• 2011 – Kris Andreychuk has been integral in launching The Spoke, finding a home for it, and keeping it going and growing despite huge hurdles. Without Kris, there would be no Spoke!
  • 2012 – David Jones brings the perfect storm of skills and abilities to The Spoke. David is a former youth worker, a police officer, a cycle enthusiast, one of the founders of The Spoke, and a proponent and believer in seemingly subtle actions becoming transformative in community. He has stood beside The Spoke, participated, and has witnessed its growth since the first session. Whether it is intentional or unintentional, David humanizes the police for our youth participants. He has, and continues to, gain their admiration and respect by demonstrating positive regard and investment in their lives, this community and our city.
  • 2013 – Janine Halayko, with her background in physiotherapy, has been integral to the creation and success of You Can Ride Two, which since 2003 has taught over 100 children with special needs how to ride a conventional, 2-wheeled bicycle. This year, she launched the You Can Bike Too program, which provides children with special needs, who can’t ride a conventional bicycle, access to bikes specially adapted to their needs. Because adaptive bikes can be prohibitively expensive and kids grow out of them so quickly, Janine envisioned a pool of bicycles that could be loaned to families for a season, and then re-adapted and loaned to other children later. She has found bikes and funding, and this year connected over 40 kids with adapted bikes, and helped 40 families to bike together, as a whole family. None of this would have happened without her tireless efforts.
  • 2014 – Tyler Golly is the Supervisor for Sustainable Transportation at the City of Edmonton.
  • 2015 – Conrad Nobert receives the Jack Grainge Award for commitment to improving cycling in the broader community. A life long environmental activist, last fall he spearheaded the Edmonton Bike Coalition to raise Edmontonians’ voices in favour of prioritizing active transportation in the face of a city budget that allocated $0 to its Active Transportation budget line. With more than 1100 citizens participating in the photomosaic campaign, the Edmonton Bike Coalition grabbed the attention of City Hall, helping convince councillors to vote unanimously in favor of funding a high quality bike route on 102 Ave and funding active transportation to the tune of 20 million dollars. Conrad continues to work towards a building a people-friendly city through a new group, Paths For People.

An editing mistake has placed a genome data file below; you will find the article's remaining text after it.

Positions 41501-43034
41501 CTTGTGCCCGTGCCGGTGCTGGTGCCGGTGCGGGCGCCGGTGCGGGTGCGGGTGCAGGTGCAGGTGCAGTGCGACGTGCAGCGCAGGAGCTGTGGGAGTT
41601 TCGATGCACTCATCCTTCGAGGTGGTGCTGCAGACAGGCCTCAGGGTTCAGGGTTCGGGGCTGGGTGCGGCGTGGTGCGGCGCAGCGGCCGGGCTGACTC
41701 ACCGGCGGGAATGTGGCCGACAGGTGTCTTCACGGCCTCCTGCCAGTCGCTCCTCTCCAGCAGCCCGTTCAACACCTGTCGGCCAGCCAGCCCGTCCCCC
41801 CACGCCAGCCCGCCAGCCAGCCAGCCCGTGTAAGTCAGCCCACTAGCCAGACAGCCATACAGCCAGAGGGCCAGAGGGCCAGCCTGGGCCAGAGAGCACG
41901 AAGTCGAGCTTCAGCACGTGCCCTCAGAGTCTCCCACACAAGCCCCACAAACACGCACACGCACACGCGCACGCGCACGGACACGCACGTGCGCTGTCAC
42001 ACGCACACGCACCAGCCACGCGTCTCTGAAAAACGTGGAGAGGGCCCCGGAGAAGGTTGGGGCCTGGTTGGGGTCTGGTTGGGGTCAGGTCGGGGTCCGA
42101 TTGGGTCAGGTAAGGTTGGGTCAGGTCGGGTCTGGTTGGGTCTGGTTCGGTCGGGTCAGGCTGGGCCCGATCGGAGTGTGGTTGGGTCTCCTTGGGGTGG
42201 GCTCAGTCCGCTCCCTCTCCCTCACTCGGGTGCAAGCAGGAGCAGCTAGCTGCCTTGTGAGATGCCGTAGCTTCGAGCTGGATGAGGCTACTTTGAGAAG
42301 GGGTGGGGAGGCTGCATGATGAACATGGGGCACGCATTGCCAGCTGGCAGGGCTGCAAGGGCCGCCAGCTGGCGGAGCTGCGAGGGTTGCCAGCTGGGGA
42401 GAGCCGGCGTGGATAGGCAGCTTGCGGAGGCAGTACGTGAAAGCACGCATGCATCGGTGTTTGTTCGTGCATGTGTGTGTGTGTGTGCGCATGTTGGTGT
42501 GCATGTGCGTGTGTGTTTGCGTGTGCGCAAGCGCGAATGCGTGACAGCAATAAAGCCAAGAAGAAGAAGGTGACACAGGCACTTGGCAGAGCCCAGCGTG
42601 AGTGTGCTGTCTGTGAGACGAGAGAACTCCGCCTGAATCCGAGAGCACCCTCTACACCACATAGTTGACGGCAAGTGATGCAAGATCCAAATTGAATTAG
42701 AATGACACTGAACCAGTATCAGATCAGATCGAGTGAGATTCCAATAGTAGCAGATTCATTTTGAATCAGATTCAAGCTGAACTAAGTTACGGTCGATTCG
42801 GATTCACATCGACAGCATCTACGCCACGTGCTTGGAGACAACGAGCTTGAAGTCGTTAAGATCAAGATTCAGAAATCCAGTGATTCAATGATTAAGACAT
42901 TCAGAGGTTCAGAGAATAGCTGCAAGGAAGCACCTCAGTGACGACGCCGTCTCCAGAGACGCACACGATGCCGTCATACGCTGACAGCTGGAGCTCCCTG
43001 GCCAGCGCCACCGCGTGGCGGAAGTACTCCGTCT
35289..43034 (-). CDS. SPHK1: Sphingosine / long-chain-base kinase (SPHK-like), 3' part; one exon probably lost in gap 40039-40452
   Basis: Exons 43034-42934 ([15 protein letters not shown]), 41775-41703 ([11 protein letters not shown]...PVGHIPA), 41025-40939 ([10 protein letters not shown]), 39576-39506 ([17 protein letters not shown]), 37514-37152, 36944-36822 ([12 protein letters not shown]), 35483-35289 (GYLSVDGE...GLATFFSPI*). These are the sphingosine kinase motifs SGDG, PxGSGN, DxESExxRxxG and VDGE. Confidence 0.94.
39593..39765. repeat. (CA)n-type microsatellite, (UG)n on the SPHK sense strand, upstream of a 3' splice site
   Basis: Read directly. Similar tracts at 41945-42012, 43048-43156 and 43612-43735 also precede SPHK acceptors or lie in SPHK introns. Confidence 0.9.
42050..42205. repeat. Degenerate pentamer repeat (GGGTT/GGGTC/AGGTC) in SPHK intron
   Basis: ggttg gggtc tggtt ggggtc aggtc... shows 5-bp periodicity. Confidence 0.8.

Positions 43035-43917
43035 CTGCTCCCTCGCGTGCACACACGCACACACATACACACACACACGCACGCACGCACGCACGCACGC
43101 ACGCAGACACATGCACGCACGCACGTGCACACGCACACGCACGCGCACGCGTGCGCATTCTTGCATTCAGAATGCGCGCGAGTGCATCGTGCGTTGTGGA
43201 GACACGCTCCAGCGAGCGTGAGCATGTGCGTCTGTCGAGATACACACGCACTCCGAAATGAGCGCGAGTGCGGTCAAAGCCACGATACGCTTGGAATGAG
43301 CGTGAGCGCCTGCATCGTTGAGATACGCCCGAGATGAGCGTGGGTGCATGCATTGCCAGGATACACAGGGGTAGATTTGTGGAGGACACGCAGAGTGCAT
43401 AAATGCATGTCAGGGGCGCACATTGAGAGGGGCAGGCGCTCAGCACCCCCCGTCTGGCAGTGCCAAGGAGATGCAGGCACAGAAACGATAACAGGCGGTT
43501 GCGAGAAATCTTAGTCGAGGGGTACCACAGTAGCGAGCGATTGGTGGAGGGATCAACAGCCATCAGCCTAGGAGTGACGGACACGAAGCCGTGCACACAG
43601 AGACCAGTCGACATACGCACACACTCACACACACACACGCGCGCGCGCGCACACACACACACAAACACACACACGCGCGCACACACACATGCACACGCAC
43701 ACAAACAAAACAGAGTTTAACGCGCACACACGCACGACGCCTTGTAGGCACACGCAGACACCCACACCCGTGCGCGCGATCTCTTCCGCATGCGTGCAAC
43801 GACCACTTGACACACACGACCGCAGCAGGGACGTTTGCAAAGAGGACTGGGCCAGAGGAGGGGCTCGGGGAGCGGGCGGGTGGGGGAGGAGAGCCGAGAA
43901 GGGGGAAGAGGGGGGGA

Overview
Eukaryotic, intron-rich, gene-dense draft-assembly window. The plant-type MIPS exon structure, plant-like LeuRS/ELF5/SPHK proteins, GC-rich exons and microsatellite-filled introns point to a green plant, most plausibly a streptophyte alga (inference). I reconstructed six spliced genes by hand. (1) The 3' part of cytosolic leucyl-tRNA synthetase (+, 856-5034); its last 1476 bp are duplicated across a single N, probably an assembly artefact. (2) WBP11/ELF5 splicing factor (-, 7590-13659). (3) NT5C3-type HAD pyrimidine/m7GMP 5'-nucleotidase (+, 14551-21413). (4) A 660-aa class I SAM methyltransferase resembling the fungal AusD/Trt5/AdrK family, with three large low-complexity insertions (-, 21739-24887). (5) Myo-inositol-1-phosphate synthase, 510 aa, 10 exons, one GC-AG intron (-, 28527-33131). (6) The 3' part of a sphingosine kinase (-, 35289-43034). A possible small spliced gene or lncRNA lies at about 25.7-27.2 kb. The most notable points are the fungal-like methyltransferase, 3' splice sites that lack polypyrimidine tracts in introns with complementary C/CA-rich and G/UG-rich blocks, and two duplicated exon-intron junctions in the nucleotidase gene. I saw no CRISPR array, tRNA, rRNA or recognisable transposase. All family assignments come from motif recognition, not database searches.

• 2016 – Julie Kusiek of the Engage 106-76 and Queen Alexandra Crossroads project has been instrumental in pushing the City to focus on a more livable neighbourhood renewal plan. Her leadership and drive has helped put her neighbourhood, and the many communities connected along the 76 Ave and 106 St corridors, in a race to see Edmonton’s first protected bike lanes. The whole team of people have put hundreds of volunteer hours into advocating for a more walkable, livable community, and their efforts have produced tremendous results.
Dale Allsopp Award
  • 2007 – Keith Hallgren received this award in recognition of his hard work and dedication as a volunteer at EBC, especially BikeWorks.
  • 2008 – Rob Drinkwater has been a endlessly-dedicated and talented volunteer, helping to run the shop on Saturdays (and other days) for years without fail, in addition to helping at various events and always cheerfully helping people.
  • 2009 – Coreen has been integral in making BikeWorks a more open, inviting place for all members of the community. Already a longtime volunteer as a mechanic at the shop and at events, Coreen spearheaded initiatives this past year to make BikeWorks more welcoming, and has been running the shop along with some other volunteers on our Women and Trans only Sundays. She is a proficient mechanic and a great teacher to everyone.
  • 2009 – Keegan McEvoy has a great energy when volunteering and makes sure that everyone around him feels included, regardless of their bike knowledge or experience. He is extremely patient when explaining things to people and is a good teacher. Keegan volunteered consistently throughout the year, doing design work, acquiring materials, and promoting EBC and presenting at events, and helping out extensively during Bike Month. By using his people skills, his mechanical abilities and his artistic talents, as well as his passion for cycling and for EBC, Keegan helps makes EBC a stronger and better organization.